The Murder of Eugene Terre’Blanche

Eugene Terre'BlancheEugene Terre’Blanche, the well-known, charismatic leader of the AWB was murdered on his farm outside Ventersdorp in South Africa over this past weekend (April 3, 2010).

This seems to have set off a firestorm in South Africa, especially amongst AWB members and supporters, who regard this murder as “a declaration of war by black people on white people.”

The timing for this murder could not have been worse! A few weeks ago, Julius Malema, the controversial leader of the ruling ANC’s Youth League, was singing a song called “kill the boer” (“kill the farmer”) at a rally where he was a speaker. This rightfully upset a lot of people, and last week a South African court banned the singing of the song, declaring it hate-speech.

The question now is: Is this a declaration of war on whites in South Africa? Is this murder the beginning of wide-spread racial violence?

I don’t think it is, and here’s why…

Motive for the Murder

Eugene Terre’Blanche (ET) was a right-winger who didn’t have much time for black people. He started the AWB in 1973 in response to what he considered to be the liberal race policies of former South African Prime Minister, John Vorster.

Anybody who followed ET’s activities over the years will know that he was not afraid of violence. He threatened with violence if a black government ever took over South Africa, and the AWB supposedly had a hand in a bombing campaign orchestrated before the first all-race elections of 1994 in an attempt to destabilize the country and derail the elections. More recently, he spent three years (2001 – 2004) in jail for beating a black man to the point of brain damage.

Given all this, I doubt that he treated black workers on his farm with much respect. As I suspected, and as now reported in the press, the two black guys who killed him had done some work for him on his farm and he refused to pay them. Who knows why he would not pay them… maybe they did a bad job… maybe he believed that he didn’t need to pay them.

The point is, it was a dispute over pay that led to the murder, which makes it a criminal murder and not a political murder!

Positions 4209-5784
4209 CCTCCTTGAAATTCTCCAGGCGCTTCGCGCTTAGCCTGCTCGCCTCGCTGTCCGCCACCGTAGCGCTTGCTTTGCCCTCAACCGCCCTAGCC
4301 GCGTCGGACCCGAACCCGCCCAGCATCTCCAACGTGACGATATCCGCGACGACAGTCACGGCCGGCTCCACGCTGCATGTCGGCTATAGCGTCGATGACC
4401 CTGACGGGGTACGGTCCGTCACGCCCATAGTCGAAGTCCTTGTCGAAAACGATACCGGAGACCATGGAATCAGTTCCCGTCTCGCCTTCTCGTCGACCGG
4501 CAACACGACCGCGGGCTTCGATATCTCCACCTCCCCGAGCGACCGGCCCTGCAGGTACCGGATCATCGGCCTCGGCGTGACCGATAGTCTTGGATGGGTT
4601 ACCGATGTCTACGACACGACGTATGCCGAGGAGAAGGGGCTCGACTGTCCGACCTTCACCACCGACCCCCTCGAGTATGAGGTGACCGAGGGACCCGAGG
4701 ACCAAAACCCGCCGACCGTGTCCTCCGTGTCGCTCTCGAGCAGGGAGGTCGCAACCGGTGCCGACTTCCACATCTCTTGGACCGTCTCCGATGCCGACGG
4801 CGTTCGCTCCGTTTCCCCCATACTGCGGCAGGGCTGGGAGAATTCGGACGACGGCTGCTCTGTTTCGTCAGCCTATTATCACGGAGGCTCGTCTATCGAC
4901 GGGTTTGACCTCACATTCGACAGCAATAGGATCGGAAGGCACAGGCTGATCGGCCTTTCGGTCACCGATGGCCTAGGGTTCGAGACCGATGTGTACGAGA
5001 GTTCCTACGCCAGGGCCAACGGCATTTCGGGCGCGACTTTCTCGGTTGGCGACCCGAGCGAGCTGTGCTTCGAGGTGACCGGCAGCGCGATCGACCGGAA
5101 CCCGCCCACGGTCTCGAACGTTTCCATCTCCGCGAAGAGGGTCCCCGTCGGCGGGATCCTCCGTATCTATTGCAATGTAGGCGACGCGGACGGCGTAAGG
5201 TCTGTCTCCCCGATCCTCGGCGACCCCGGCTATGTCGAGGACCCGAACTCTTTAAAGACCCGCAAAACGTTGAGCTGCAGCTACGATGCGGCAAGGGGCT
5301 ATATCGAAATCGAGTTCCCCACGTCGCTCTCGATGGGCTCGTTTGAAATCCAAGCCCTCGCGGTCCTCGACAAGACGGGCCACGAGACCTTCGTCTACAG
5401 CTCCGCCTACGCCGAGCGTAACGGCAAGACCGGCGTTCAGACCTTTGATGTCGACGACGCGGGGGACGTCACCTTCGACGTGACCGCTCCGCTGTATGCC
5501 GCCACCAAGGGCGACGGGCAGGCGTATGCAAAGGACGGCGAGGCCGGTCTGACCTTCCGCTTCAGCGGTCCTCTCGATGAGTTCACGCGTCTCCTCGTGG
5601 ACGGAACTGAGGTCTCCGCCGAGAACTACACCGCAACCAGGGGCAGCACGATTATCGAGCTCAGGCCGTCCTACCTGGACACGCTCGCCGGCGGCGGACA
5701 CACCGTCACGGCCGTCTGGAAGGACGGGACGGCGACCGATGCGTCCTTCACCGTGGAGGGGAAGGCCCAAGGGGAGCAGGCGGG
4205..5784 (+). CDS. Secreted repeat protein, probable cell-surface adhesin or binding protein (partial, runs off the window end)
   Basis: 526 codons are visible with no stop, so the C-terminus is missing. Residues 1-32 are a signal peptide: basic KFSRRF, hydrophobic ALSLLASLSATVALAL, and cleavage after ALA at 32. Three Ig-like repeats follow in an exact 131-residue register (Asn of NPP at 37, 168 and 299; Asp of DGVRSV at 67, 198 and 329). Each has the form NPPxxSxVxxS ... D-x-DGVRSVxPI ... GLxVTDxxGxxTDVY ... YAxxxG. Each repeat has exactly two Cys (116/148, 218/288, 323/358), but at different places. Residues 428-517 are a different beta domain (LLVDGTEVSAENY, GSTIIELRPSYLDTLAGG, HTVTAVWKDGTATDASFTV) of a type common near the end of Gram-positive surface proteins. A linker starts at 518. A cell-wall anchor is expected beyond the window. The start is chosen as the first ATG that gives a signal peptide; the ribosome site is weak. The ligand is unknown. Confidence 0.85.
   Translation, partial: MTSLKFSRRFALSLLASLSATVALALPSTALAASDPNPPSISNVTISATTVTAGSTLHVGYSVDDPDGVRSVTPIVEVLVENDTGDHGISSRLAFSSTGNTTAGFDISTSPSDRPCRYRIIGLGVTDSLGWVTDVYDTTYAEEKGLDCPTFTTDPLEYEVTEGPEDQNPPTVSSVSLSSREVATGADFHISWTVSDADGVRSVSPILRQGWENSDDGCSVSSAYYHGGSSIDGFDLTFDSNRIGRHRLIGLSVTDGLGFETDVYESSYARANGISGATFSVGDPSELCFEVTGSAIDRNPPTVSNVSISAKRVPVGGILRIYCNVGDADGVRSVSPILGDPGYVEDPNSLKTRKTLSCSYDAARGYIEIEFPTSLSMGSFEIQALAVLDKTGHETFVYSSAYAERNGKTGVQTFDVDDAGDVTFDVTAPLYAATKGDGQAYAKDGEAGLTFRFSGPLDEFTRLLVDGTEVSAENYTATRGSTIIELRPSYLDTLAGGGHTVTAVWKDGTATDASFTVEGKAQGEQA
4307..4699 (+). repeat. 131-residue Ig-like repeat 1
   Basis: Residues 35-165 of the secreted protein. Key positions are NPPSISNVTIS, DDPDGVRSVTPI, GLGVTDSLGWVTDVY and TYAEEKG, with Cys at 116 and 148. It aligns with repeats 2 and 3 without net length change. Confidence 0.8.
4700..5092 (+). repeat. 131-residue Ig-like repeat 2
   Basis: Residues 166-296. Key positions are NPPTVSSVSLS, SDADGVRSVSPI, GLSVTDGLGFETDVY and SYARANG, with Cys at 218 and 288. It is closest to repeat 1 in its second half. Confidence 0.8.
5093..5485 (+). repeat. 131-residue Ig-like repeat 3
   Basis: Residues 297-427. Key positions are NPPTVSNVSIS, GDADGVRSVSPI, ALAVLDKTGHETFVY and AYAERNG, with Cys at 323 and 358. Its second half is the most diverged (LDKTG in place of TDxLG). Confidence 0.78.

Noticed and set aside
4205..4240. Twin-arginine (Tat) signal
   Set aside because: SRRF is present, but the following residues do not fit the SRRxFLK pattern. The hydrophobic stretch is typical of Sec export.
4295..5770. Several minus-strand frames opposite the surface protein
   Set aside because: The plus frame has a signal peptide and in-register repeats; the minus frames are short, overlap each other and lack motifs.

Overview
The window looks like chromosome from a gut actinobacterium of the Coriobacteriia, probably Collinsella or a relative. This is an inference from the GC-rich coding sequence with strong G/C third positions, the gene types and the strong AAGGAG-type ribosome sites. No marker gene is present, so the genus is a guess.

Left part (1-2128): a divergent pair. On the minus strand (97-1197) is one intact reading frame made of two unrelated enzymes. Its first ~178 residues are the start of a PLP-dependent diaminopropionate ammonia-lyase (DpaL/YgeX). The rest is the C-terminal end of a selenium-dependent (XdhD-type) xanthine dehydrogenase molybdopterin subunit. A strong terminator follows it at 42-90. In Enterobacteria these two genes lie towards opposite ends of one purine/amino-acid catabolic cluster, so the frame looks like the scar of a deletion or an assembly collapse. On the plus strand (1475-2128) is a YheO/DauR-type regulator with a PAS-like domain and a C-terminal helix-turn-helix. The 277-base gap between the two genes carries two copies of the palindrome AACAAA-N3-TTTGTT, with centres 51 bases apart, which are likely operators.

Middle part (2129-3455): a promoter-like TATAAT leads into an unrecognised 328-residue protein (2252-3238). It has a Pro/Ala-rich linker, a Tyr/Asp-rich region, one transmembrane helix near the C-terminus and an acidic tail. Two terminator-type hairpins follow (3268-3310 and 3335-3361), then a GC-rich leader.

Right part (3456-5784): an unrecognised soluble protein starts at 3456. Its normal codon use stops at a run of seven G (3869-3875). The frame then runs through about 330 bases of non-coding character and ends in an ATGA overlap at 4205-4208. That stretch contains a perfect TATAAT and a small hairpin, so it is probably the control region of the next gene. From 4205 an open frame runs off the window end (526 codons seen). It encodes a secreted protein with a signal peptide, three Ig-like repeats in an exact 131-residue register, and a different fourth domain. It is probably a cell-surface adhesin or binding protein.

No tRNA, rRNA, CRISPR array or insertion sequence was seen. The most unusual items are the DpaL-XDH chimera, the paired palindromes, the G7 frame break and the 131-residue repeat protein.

This does not mean that the murder is justified in any way.


Back to Julius Malema… The AWB has accused Malema of being responsible for this murder. This is one point that I partially agree with. I don’t think Malema is directly responsible, but…

Whether I like it or not (and I don’t like it), Julius Malema is a leader in South Africa who has a large following whom he has a lot of influence over. If he goes around singing “kill the boer” songs, he is planting the seed in his followers’ heads that it is OK to kill white people. While thousands of white farmers have been murdered in South Africa since 1994 and before Malema came on the scene, he is further fomenting the current situation and should therefore carry at least a partial moral responsibility.


The AWB considers this murder to be a declaration of war, or so they stated in the press. They obviously feel this is a political murder. It is very convenient for them to consider it a political murder because that strengthens their political beliefs. I think they are wrong!

This was a criminal murder over a pay dispute. If it becomes a war, it will be because the AWB makes it a war. Luckily they have stated that they do not intend any violent retribution. I hope all their members abide by that.

Farm Murders

Eugene Terre’Blanche was a well-known man, hence all the attention his murder is getting in the press. As I stated earlier, thousands of white farmers have been murdered on their farms, mostly by black people, since 1994. ET’s murder counts as a farm murder.